A study carried out by scientists at the University of Wisconsin-Madison in the Peruvian Amazon has discovered that the formalization of mining operations that operate on a small-scale may do more harm than good to the environment. According to the researchers, formalization may prompt the expansion of these operations, which can lead to more dangerous mining, especially if proper environmental impact assessments aren’t conducted or enforced.
The research, reported in the “Environmental Research Letters” journal, centers on the events that took place between 2001 and 201 at the Tambopata National Reserve.
During that period, the demand for gold increased significantly, which led to a surge in mining and roads being built in the region. Simultaneously, deforestation caused by mining increased by nearly 100,000 acres. Additionally, local agencies supplied provisional titles to miners to carry out their operations safely.
In theory, these miners were required to wait until environmental impact and compliance assessments were conducted. However, since this process took a long time to complete, many of the miners began mining without undergoing and concluding these assessments. In fact, the researchers discovered that during this time frame, no mining operations underwent the complete compliance process, which led them to the conclusion that there was little improvement in environmental outcomes in formalized mining regions.
The researchers utilized satellite imagery analysis to evaluate these environmental outcomes and find out the total area that had undergone deforestation. They then compared this to regions that didn’t have formalized mining regulations. The team came to the conclusion that formalizing mining operations could help reduce environmental damage. However, regulations and enforcement were required to ensure that this was done properly, in order to prevent environmental damage.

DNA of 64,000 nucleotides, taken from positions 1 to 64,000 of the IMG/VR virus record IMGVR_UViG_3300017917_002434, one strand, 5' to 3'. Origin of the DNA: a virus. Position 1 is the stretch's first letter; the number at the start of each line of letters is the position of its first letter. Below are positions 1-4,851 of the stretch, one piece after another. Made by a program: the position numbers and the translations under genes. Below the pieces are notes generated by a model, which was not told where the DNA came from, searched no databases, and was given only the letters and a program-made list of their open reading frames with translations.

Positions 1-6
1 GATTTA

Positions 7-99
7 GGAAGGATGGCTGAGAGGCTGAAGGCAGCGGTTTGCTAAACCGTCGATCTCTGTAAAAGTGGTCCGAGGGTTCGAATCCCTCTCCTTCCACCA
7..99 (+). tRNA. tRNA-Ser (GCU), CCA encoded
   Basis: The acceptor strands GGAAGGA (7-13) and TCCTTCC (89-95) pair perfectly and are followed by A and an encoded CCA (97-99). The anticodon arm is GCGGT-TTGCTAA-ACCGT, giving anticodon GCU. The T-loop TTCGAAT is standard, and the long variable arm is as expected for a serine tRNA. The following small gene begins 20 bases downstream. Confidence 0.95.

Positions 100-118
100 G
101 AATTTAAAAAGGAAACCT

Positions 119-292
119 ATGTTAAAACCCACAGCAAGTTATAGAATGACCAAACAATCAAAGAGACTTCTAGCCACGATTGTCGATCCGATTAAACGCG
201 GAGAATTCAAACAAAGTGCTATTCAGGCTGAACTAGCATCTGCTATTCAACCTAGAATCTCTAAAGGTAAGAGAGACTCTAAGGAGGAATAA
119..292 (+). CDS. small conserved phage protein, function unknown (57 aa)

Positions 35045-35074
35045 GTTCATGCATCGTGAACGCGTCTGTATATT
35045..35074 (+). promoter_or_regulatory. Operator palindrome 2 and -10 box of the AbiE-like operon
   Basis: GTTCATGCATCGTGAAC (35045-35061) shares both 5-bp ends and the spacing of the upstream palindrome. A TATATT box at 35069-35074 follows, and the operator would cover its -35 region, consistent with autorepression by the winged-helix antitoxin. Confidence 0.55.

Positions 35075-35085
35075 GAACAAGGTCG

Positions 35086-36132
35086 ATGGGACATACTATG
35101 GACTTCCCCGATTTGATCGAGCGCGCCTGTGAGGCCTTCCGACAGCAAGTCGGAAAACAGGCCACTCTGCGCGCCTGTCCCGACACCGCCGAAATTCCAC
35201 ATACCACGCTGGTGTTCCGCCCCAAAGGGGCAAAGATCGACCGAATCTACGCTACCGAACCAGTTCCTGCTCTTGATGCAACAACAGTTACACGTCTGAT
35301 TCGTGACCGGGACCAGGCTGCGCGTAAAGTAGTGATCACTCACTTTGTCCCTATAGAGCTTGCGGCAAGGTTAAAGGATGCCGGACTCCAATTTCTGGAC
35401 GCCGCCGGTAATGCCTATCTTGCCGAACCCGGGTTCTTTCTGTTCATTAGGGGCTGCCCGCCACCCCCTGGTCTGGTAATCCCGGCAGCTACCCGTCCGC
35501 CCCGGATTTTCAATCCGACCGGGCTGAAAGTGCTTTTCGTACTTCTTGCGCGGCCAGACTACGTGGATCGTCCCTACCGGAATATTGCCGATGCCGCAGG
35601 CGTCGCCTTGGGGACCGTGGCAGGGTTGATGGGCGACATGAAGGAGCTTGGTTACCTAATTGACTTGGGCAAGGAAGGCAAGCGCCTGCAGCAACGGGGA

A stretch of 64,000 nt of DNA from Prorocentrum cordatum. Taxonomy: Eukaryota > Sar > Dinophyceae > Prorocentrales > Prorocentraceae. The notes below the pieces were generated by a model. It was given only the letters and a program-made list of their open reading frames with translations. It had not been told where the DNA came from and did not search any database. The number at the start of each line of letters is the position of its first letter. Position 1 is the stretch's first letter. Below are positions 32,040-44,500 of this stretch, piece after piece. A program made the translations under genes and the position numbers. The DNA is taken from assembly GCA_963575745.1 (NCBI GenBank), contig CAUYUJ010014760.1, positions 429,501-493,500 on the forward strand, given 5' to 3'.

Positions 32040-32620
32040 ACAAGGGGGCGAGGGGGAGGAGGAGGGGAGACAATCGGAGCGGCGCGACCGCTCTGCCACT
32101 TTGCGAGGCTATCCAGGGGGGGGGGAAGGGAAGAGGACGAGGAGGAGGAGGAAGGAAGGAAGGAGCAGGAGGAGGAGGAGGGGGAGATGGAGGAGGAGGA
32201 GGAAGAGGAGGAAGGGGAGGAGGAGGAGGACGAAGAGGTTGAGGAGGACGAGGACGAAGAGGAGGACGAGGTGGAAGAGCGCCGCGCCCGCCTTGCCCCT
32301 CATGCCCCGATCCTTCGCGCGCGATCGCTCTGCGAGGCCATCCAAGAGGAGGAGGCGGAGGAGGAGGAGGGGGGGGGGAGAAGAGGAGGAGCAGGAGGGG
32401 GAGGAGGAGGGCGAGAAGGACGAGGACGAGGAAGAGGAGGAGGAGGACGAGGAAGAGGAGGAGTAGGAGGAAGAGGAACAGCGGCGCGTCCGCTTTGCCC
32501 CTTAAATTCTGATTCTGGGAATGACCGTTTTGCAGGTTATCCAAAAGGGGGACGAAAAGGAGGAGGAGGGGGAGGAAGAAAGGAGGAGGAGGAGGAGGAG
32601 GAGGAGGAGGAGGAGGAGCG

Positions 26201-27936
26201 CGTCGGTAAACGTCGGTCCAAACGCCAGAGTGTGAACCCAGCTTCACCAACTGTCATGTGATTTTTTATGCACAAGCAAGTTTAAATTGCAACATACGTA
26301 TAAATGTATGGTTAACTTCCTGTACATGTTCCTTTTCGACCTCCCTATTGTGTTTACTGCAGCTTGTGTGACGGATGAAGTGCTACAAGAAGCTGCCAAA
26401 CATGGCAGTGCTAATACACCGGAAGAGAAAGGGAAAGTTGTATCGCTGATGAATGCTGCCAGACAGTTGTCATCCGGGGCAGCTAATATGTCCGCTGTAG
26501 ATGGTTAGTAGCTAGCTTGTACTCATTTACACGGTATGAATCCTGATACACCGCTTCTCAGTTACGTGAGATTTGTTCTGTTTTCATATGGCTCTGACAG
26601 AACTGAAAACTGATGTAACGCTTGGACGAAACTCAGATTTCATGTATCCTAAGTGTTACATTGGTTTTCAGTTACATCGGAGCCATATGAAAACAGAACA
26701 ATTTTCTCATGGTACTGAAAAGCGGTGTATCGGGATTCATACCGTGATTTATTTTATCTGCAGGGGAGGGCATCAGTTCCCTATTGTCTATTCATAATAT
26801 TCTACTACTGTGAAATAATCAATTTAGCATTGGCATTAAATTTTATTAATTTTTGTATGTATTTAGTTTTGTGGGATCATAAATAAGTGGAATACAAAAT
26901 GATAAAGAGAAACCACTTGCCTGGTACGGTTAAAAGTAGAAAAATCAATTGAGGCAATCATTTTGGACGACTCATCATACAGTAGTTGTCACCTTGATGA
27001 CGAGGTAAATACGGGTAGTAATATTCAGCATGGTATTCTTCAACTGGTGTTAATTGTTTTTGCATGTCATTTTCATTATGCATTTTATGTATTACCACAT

In a media statement, study co-author Lisa Naughton noted that the process of straightening out land ownership details and rights was slow and the demand for gold was high, which resulted in huge tracts of land being deforested. Naughton explained that most members of the Tambopata community had been aware of the issues of mining formalization but hadn’t had the chance to study the environmental consequences of formalization.
The researcher and her colleagues are hopeful that their research will be used as an example for keeping track of mining formalization interventions in Tambopata as well as other tropical sites in Bolivia, Brazil and Colombia, which are undergoing deforestation at an alarming rate as a result of mining.
Such research findings make a strong case for allowing established companies such as Excellon Resources Inc. (TSX: EXN) (NYSE American: EXN) (FSE: E4X2) to conduct mining activities since they have strong governance systems that ensure ESG principles are adhered to.
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